is one of Kansas City's great treasures, and this disc brings him back to his hometown to record for the first time in almost 50 years, although he's lived there for many decades. Made piecemeal over a few years (although it hangs together so well that you wouldn't know it), these are very definitely the same Kansas City blues that are at the root of music from Charlie Parker
and Count Basie
. A marvelous, effortless pianist, he seems happiest on material with a strong connection to the blues, like "Kansas City," which comes in two versions, or his very rooted version of "Ain't Nobody's Business." And when he gets to the completely solo "The Fish Fry Boogie," age slips completely from his fingers, with some spirited stride playing and a strong left hand under the dexterous right. The excellent Duke Robillard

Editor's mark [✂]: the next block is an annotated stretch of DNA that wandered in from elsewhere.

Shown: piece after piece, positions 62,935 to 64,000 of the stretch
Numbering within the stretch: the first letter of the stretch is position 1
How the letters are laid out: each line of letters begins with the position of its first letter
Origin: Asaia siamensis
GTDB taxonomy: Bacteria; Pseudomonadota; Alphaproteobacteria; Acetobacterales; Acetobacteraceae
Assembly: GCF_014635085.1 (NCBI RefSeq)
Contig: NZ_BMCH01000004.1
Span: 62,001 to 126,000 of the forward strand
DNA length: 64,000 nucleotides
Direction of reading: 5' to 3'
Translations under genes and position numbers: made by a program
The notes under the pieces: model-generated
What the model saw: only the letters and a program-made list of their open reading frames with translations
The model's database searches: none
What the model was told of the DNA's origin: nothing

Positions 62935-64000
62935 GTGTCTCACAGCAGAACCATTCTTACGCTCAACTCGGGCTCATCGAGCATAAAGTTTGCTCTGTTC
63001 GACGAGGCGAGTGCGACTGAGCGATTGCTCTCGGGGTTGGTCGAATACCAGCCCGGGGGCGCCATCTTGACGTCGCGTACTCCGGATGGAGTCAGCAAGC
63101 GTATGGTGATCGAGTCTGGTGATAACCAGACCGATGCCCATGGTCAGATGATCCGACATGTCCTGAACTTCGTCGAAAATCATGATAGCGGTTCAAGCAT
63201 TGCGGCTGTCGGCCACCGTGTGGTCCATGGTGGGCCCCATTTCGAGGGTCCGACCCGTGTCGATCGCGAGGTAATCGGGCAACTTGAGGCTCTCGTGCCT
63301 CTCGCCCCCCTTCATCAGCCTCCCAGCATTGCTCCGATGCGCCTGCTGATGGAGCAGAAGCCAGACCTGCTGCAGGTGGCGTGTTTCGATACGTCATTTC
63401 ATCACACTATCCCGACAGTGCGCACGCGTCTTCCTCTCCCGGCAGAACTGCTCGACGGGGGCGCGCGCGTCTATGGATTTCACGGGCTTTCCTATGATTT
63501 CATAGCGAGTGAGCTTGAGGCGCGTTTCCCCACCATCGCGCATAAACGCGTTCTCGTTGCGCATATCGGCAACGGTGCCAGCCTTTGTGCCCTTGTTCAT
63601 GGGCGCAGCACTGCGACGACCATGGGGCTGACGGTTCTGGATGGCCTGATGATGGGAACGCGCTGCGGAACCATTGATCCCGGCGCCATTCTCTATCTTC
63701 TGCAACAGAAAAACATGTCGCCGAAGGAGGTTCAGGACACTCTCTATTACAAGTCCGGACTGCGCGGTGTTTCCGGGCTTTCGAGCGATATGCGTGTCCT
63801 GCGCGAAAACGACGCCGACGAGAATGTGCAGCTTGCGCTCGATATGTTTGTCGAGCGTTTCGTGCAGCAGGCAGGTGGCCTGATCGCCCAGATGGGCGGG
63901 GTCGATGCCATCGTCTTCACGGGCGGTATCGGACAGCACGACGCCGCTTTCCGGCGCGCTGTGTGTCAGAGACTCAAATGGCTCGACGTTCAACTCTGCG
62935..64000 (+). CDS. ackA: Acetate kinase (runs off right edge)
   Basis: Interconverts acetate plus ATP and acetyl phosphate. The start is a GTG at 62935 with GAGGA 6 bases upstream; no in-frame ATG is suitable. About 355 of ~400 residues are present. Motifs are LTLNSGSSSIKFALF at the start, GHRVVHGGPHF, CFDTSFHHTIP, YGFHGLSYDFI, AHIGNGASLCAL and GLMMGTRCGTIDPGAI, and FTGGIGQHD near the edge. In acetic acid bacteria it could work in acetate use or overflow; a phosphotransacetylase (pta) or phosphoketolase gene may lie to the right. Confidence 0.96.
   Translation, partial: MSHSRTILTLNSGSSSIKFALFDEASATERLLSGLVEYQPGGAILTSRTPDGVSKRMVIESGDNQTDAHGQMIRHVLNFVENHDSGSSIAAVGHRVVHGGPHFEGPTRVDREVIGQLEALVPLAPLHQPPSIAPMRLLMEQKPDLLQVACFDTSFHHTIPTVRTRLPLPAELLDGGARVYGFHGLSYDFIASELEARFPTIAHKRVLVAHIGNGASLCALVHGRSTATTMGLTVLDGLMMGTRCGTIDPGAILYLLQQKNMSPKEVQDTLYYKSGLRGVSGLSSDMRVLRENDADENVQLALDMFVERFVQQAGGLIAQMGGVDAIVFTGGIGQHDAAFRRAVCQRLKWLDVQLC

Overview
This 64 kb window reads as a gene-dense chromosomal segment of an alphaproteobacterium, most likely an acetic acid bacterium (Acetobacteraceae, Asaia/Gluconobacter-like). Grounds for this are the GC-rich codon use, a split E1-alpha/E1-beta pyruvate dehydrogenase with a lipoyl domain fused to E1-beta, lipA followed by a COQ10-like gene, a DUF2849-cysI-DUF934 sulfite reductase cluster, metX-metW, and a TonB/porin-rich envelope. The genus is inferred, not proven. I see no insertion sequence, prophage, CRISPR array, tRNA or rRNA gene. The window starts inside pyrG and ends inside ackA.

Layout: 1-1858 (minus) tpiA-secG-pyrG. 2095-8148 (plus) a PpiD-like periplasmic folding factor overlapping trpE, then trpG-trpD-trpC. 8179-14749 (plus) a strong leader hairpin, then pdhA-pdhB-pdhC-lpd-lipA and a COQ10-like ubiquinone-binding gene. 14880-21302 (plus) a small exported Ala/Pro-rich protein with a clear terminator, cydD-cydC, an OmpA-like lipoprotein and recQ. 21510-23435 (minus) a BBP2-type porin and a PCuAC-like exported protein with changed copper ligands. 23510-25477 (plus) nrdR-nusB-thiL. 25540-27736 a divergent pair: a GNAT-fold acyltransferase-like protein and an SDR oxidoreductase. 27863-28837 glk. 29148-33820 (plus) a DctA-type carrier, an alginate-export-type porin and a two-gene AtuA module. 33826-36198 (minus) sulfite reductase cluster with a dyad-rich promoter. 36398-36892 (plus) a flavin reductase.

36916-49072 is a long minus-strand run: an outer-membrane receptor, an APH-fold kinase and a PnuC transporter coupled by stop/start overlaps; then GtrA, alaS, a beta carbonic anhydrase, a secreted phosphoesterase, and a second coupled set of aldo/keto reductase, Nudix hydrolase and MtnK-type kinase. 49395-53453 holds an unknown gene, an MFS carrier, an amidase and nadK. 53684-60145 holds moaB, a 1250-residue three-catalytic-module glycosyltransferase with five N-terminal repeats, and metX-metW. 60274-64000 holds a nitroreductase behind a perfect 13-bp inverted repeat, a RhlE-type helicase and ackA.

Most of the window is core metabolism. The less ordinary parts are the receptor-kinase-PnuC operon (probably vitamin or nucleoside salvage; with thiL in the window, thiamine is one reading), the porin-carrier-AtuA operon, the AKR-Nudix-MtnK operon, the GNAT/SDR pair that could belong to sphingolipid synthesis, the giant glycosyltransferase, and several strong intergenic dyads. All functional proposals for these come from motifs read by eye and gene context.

lends strong support on several tracks on acoustic and electric guitars, Maria Muldaur
duets on "Confessin' The Blues," and the great Johnnie Johnson
sits in for "Some Kinda Crazy" and one of the versions of "Kansas City," which really catches fire. The whole album is an absolute joy, and covers a lot of ground, including the long interview with McShann
that forms the long bonus track -- and includes more of his playing. It's great to know that they can still make blues like this.